I want to thank upcoming debut author Raymond Bolton for his thoughts on reworking his first novel.
Considering most writers I know say, “I managed 900 words today,” “1,500,” “two complete chapters,” I am producing negative numbers. The manuscript I’m working on is the first novel I wrote. And while I understand all the flaws that led to its rejection, I still have faith in the story. So many writers disparage their early work and I hope it’s because those stories were flawed. That’s why so many things I’ve begun have never seen daylight: no heart, no soul, no guts or cajones. But while I’ve completed other works I’m pleased with, I keep returning to this one because, at its heart, something begs to be unearthed.
It began its life as a 174,000 word behemoth, years in the making because I needed to learn how to spin epic fantasy. When it was done, the ending sucked. My wife said so. I was tired of writing and just wrapped it up. I’d slaved over a gourmet dinner, then threw handfuls onto plates saying, “There. It’s done. Now eat it.” Three attempts later, my wife assured me the ending worked, but insisted I was too verbose. Nonetheless, I sent it out.
Among the “not for us” rejection slips, I did receive some praise. “Your writing is good. It moves forward.” Less strong was, “It almost knocked me out.” Bunts. No homer. Further, those who spared the time to pen a note all pointed to word count. My baby needed slimming.
I reduced it to 147K, agonizing over the disappearance of so much hard work. Then, one agent said she’d give it a look if I’d pare it to 125 thousand. To no avail, I exceeded her request. The problem was the writing. It wasn’t bad, but it wasn’t great. Good doesn’t cut it.
So I studied. I studied Ernest Hemmingway’s compact prose, Dean Koontz’s elegant turn of a phrase and Jacqueline Carey’s imagery knowing someday, once my skills improved, the gem within would emerge. Writing, however, takes time to mature. I shelved the project, wrote two more novels, changing genre in the process. All the while, the epic refused to remain sleeping, tugging at my consciousness, demanding my attention. It needed to be told. This is not how an inadequate story behaves.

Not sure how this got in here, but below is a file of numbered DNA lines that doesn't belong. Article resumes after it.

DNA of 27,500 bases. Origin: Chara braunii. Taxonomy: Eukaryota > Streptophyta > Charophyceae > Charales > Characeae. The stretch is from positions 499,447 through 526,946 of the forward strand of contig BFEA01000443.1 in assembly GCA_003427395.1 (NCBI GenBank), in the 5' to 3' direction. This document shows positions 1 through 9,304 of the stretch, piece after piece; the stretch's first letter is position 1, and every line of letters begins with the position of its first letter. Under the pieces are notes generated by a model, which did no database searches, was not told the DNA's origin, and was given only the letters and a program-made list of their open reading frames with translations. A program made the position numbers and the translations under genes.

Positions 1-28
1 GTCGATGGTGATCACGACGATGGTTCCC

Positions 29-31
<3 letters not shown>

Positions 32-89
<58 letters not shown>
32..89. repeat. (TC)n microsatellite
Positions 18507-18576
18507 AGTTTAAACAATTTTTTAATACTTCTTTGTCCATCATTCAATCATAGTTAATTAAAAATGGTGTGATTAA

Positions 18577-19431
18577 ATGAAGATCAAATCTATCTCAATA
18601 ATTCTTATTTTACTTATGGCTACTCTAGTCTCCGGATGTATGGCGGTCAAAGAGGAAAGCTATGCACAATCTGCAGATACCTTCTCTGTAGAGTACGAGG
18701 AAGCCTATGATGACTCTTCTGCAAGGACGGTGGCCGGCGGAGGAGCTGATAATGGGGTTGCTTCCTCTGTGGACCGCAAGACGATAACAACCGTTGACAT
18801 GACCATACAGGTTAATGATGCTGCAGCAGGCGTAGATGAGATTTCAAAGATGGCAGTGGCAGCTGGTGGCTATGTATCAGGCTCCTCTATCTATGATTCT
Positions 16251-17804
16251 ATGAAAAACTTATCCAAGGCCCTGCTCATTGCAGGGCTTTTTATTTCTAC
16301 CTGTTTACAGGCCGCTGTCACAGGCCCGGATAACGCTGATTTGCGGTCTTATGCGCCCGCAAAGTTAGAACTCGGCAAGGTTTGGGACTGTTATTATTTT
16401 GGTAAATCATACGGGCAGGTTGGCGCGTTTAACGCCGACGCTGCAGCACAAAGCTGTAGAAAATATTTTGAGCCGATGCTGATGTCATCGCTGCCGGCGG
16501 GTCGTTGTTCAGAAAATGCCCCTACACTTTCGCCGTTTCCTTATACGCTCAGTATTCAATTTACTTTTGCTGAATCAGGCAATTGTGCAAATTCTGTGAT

Now, after some years’ absence, I’m back to it, tweaking and caressing. Allusion replaces declaration. One word replaces several. This weekend I stripped away more than 1,000 words by reappraising, deleting and rewriting. I believe those passages are clearer, leaner, but not sparse. They are stronger for it. I am not seeking terseness, but refinement.
When I’ve finished, I will read it again, aloud to insure it flows because the language must propel, not impede the story. I am compressing coal.
Raymond Bolton is an aspiring author living in the Pacific Northwest with his wife, Toni, and their cats, Georgie and Sophia. He has written poetry, for which he has received some recognition, and three novels. Two are explorations in other world fantasy: Renunciation, an epic, and Thought Gazer, an adventure, part of a planned trilogy and prequel to the epic. His most recent one, The Message, is a political thriller.
Until it was disbanded at the end of 2012, he was an invited, featured contributor to http://blackinkwhitepaper.wordpress.com/ , a writers’ blog showcasing, aside from himself, eleven authors, most of whom are multiply published with several awards among them. In 2010, having written only nineteen poems ever, he garnered third place for poetry in the Pacific Northwest Writers Association’s annual literary contest. In 2013, Renunciation was a finalist in that same competition and won wrtierstype.com’s June First Chapter competition.
Both Renunciation and The Message are scheduled for publication in early 2014. Thought Gazer will be released later that year, as will Fallout, a novel still in development, and sequel to The Message. The first three chapters of Mr. Bolton’s three completed novels are available for download as PDFs from his website. Should you choose sign the site’s guestbook, you will receive early notification of each work’s release date.
You can find more of Raymond at Twitter.